I saw a wise tweet today and wanted to share it with you:
Maybe that’s why movies feel so normal to us – because we dream at night.
== tweet by Amber Benson
I love to dream. I also enjoy movies, but not as much as I enjoy dreaming, and the movies I enjoy the most are the ones with the most dream-like qualities. I want to be entertained, and although I can appreciate a well-crafted documentary or realistic drama in movie form, I get more enjoyment from a story which is unbelievable. I want heightened realism and witty dialog, the stuff that is too perfect and too clever to ever happen in real life. Waking life is just not that entertaining.
Does this say something about how I am living my life? I avoid risk and the kinds of behavior that others describe as “living life to the fullest”. I don’t keep a running “bucket list” of things I hope to do before I die, because I live my life more in my head than in my body. I can experience plenty by reading and visualizing, and I can use my memories and imagination to generate the same emotional response as my body’s senses would. Great dreams and great movies may seem like mere simulations to others, but they stimulate me.
That doesn’t make all escapist movies worth seeing. I’ve enjoyed some recent blockbusters in RealD and IMAX 3D but have avoided many of them as well. Sometimes it’s a matter of technology (as in “Is it real or fake?” per this list of 3D movies) but more often it’s the content that just doesn’t draw me in. The latest movie trailer for “Guardians of the Galaxy” is an example where I just don’t see the appeal. I can’t see putting myself into that story, so it doesn’t work for me as an escape. It looks more silly than fun to me.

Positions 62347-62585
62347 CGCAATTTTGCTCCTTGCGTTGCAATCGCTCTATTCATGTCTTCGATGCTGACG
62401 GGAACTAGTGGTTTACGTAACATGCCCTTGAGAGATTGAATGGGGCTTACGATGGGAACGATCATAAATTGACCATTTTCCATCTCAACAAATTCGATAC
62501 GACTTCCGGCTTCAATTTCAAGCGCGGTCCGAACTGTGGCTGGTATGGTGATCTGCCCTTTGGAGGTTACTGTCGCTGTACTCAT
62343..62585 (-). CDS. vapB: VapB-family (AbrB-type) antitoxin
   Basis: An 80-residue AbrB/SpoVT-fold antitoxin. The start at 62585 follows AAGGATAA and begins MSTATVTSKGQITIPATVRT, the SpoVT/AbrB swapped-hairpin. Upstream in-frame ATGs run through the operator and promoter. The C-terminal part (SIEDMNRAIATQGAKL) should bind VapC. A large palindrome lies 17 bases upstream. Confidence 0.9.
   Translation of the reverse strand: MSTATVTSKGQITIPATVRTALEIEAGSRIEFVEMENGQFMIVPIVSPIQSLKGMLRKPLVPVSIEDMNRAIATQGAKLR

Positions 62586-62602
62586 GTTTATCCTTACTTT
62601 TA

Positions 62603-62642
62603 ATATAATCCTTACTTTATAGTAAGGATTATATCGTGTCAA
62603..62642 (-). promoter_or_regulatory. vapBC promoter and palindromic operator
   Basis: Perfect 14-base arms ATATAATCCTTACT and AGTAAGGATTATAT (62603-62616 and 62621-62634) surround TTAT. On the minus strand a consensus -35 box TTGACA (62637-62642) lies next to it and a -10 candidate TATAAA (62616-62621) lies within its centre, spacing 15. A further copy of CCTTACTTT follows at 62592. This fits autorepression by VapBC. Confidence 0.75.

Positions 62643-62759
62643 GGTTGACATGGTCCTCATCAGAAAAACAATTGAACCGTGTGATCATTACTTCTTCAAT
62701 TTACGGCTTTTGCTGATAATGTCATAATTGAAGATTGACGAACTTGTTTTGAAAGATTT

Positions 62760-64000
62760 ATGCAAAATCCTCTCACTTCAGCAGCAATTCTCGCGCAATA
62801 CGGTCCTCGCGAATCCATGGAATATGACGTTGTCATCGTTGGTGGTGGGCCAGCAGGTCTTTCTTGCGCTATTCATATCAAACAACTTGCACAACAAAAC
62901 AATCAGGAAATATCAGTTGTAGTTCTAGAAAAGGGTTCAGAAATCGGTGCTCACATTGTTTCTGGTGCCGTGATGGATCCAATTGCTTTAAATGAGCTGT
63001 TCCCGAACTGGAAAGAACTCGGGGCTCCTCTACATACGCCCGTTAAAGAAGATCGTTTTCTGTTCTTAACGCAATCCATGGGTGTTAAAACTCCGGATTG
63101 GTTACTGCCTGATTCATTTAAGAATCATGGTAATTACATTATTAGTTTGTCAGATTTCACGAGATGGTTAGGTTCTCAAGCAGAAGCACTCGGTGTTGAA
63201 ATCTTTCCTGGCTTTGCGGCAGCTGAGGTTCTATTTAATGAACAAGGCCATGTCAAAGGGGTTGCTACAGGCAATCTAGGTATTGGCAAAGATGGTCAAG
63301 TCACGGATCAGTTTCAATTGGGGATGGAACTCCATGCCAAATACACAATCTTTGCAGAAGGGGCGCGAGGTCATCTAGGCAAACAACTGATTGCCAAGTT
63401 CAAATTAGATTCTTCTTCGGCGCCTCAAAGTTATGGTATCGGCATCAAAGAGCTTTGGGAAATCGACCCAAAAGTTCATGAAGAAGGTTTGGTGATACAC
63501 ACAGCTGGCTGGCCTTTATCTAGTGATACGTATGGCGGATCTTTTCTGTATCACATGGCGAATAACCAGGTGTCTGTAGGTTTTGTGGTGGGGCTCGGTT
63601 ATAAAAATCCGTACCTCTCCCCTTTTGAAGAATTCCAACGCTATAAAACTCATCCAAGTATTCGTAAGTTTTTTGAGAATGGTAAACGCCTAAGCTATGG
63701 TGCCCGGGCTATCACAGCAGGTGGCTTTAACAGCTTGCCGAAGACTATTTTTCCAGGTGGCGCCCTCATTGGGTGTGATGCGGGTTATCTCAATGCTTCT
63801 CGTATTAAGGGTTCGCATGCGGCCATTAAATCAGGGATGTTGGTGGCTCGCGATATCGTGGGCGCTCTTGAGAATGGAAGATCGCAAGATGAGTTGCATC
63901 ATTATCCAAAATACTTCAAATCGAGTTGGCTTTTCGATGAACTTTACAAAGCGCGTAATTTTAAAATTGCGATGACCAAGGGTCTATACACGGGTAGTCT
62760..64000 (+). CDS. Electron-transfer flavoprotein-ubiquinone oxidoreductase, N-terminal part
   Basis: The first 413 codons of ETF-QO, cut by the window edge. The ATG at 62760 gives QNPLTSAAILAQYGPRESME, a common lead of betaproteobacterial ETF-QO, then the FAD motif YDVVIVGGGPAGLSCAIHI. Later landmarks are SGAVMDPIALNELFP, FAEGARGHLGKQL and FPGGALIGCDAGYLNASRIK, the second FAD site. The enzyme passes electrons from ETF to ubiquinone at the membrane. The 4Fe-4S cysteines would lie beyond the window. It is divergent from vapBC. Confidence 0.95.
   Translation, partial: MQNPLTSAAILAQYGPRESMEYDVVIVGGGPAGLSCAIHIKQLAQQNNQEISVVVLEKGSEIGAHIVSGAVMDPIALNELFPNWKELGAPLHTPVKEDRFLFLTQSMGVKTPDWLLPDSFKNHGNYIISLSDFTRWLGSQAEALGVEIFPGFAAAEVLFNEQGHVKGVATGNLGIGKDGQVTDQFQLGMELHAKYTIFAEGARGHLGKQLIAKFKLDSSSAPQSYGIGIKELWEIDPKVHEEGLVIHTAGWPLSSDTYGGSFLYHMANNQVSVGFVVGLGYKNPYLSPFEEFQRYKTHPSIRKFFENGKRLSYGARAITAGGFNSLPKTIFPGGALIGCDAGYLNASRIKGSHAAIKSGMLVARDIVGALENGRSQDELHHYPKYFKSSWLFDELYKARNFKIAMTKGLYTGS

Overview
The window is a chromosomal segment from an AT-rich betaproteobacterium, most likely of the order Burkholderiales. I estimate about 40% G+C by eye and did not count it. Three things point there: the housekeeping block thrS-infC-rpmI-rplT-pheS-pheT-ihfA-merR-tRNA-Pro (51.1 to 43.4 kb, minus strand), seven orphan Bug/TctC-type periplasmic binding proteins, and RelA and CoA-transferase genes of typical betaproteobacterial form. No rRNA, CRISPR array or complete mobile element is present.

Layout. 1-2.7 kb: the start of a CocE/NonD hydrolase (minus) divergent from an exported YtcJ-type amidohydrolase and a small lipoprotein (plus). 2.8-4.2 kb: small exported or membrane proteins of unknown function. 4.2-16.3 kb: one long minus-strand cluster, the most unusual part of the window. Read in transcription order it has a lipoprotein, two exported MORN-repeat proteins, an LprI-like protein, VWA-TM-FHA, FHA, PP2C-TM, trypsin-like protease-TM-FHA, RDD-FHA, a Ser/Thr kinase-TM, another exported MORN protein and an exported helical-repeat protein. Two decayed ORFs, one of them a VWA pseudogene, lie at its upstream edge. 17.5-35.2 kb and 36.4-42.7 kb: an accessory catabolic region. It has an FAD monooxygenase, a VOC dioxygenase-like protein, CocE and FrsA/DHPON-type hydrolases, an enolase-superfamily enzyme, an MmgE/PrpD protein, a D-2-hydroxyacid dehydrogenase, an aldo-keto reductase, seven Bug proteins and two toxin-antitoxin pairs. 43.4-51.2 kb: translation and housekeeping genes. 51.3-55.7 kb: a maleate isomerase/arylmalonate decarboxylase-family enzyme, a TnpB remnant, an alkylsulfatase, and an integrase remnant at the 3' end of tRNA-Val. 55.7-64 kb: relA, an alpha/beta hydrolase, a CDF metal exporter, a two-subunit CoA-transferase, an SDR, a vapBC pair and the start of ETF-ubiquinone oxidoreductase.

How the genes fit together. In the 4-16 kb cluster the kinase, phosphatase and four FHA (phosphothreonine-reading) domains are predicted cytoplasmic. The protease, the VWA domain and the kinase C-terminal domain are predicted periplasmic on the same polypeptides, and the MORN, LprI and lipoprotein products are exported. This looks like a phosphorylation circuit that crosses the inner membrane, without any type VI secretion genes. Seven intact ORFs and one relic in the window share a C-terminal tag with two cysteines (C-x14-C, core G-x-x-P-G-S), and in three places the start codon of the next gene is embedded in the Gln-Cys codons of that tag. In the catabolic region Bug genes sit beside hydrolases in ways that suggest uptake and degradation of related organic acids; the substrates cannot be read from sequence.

Ideally I would just dream more if I could, or dream better. I find myself with more time lately to drift back to sleep in the morning. That gives me an extra dream cycle, but the dreams are not of a consistent quality. I also have more time for watching trashy movies on cable TV, but I remain detached from most of them as I pay attention to the details of their narrative techniques and analyze them for story structure. I’m using movies as homework instead of escape. I think this is affecting my dreams as well.
I signed up at a website which aims to run a monthly experiment in lucid dreaming. The Mutual Dream Experiment has a lofty goal, but I believe it is based on faulty logic. (That is a discussion for another time.) I don’t believe my dreams will ever intersect with anyone else’s dreams, but I’m willing to participate if only to add to the pile of negative data. Dreams need more research, simply to expand our knowledge of what it means to be human. Perhaps we can improve our dreams in the same way that the studies of story structure and writing techniques have improved cinema.
But if you do want to send me a message in your next lucid dream, please write it down. Show me something on paper, as a drawing or as text, and point to it. I process information visually, and I remember the things I’ve seen, both in movies and in dreams as much as in real life.